Crested Duck Charcuterie, Pittsburgh, PA

Crested Duck Charcuterie, Pittsburgh, PA

Writing and eating in: Pittsburgh, PA

The Pittsburgh Public Market is full of wonderful goodies from fresh food to art to prepared food. Just inside the front door is Crested Duck Charcuterie whose deli case is filled with local meats cured using traditional 15th century methods. I had the privilege of lunch from Crested Duck at the most recent Lunch and Learn hosted by Farm to Table and the American Healthcare Group, Inc.

I was excited to have lunch from Crested Duck because I’ve been eyeing the case of goodies since my first trip to the public market last September. The experience was exactly what I hoped for and even more.


Kevin at Crested Duck makes a variety of charcuterie goods. Charcuterie is  form of preserving meats that dates at least from fifteenth century France. There are a variety of ways to preserve meats and many of them appear at Crested Duck from bacon to pate to confit.

I tried the rabbit rillette. A rillet is similar to a pate, but is simpler to make. It was originally a peasant food made traditionally from pork. It tends to be slightly coarser than a pate with a meatier flavor and fewer ingredients. The rabbit rillette is a fancy look and a rustic taste. It is creamy with a layer of silken fat on top. It was spiced lightly with garlic, which complemented the flavor of the rabbit.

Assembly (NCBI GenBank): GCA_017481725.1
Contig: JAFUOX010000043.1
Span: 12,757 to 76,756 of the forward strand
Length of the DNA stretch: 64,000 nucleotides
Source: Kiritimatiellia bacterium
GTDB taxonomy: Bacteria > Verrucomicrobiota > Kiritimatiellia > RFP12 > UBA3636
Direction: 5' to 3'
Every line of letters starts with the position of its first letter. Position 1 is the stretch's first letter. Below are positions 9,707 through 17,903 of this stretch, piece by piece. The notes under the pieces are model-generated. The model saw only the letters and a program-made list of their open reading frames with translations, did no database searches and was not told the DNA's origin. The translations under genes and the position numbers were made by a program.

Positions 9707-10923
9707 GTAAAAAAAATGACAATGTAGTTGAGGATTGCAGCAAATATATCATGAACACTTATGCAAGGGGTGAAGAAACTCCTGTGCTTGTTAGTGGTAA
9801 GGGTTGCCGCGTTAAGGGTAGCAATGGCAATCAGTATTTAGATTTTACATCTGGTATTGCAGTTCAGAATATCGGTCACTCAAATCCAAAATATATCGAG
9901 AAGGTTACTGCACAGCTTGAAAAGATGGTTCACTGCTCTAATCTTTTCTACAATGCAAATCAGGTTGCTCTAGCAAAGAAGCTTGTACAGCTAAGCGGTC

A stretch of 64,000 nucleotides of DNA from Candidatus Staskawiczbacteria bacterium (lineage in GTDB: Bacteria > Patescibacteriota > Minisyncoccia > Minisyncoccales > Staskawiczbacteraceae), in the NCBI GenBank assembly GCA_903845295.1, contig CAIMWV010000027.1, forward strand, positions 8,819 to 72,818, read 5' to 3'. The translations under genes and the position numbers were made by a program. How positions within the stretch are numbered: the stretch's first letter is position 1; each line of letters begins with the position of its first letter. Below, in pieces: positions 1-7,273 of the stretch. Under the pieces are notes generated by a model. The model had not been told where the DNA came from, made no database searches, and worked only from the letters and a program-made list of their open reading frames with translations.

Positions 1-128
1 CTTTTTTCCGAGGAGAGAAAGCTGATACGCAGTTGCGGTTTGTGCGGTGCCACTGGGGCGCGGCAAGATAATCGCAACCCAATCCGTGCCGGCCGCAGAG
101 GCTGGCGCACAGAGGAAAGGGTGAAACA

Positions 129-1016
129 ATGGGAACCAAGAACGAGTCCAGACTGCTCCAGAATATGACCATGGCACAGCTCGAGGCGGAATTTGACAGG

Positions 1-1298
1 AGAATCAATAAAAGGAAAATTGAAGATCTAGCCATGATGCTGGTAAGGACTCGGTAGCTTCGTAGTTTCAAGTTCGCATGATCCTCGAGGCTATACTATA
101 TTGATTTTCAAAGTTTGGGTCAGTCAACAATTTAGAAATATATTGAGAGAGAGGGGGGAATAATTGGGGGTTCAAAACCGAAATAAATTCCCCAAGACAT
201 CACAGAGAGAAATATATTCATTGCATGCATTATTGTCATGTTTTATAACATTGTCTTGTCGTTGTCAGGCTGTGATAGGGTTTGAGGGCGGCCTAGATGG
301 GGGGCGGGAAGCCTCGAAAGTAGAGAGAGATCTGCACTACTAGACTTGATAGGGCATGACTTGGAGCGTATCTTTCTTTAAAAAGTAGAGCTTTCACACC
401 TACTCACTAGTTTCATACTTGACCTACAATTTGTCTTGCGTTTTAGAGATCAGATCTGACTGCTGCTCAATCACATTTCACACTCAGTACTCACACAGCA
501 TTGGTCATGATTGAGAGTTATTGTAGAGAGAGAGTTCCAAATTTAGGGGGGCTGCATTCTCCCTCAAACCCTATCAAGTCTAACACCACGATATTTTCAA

I also tried the duck breast prosciutto. I love prosciutto and I’d been reading about the duck prosciutto in Michael Ruhlman’s book, so I pretty much had to try this. It was lightly salty and quite supple. It was oilier than a pork prosciutto, but not enough to deter me from eating it. According to the Crested Duck website, they also make a lamb prosciutto and a goat prosciutto. I’ll be trying those eventually – oh, yum!


Crested Duck sells several cheeses from small cheesemakers. At Kevin’s recommendation (I asked what would pair well with the meats I chose), I tried a cheese called Julianna from Capriole Farmstead Goat Cheeses. It was a soft, smooth cheese, fairly mild with a light tangy undertone at the end. The rind was earthy and just slightly chewy like the rind from a good camembert.

Other goodies

Crested Duck also sells crackers, bulk olives, preserves, and flavored nuts to pair with his meats and cheeses. A scoop of mixed olives and some crackers made my meal from Crested Duck complete. The other goodies make it very easy to assemble a picnic from one stop at the public market (though you’ll probably want to look at the other stalls anyway).

Would I go back?

Yes. I think I already said that above, but it’s worth repeating.

Leave a Reply

Your email address will not be published. Required fields are marked *